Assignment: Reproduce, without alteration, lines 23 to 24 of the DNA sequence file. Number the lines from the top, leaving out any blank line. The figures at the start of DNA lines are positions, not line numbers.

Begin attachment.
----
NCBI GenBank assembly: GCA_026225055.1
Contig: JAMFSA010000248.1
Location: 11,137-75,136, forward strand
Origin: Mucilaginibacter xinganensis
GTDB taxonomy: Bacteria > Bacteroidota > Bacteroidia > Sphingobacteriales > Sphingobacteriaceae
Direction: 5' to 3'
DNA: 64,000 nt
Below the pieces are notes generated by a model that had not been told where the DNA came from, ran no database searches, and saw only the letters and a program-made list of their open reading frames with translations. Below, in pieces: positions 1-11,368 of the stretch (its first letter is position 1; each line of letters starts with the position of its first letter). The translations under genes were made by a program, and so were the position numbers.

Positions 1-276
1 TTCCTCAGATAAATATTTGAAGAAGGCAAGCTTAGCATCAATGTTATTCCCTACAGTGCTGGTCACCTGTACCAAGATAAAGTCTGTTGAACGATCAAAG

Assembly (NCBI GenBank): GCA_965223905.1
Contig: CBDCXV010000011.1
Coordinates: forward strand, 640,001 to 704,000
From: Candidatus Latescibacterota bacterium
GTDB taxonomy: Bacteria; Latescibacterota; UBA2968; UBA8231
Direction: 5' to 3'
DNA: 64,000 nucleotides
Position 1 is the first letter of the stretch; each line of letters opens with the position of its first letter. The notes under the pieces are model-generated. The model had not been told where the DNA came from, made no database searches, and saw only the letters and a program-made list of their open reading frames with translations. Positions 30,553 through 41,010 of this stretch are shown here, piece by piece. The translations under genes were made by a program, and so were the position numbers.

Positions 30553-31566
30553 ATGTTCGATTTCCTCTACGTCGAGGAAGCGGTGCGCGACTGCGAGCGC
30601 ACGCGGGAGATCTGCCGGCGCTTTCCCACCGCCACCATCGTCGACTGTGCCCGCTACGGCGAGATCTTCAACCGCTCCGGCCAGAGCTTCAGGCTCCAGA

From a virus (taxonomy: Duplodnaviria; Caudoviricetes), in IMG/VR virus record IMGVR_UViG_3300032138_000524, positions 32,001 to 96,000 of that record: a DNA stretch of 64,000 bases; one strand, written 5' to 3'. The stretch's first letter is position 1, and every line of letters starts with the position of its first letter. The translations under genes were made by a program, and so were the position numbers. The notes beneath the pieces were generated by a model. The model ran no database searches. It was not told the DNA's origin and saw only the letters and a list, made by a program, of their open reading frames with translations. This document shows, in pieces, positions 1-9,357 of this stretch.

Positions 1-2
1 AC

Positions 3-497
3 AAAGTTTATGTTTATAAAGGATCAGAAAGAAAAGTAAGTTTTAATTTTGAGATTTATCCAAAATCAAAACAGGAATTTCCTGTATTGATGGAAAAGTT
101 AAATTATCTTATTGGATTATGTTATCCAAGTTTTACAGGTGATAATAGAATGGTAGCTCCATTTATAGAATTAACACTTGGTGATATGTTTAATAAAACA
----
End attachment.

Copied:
Positions 1-2
1 AC